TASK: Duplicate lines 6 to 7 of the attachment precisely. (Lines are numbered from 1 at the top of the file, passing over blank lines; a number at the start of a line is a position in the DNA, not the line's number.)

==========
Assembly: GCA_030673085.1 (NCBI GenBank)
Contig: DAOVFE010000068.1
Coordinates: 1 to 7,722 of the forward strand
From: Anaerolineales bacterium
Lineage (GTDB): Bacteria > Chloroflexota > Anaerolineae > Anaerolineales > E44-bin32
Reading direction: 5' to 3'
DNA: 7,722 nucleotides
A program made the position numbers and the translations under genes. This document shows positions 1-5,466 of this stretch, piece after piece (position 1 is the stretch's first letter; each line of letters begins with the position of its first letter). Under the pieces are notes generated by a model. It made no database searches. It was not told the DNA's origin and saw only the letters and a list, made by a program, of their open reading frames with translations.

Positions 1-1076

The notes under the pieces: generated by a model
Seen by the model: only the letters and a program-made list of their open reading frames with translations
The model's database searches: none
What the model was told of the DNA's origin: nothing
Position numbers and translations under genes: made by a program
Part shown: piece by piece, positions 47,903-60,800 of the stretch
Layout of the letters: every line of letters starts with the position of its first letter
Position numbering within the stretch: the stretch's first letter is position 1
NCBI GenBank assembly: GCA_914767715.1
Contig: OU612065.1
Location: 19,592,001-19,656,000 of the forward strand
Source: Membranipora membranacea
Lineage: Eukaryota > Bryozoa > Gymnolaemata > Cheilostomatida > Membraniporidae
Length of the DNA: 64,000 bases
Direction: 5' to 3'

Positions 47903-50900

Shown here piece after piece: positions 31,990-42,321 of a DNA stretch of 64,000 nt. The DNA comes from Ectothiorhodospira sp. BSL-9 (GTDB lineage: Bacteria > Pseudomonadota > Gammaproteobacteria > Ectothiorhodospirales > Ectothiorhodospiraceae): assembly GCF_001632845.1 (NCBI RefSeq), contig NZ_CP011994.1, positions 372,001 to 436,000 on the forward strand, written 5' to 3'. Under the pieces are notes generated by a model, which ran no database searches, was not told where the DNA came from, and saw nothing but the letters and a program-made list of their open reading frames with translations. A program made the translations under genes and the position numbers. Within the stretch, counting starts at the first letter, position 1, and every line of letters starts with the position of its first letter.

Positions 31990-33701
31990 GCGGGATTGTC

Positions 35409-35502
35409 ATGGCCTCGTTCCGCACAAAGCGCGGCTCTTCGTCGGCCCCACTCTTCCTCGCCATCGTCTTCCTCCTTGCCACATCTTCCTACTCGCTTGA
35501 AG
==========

Reading direction: 5' to 3'
DNA: 7,722 nucleotides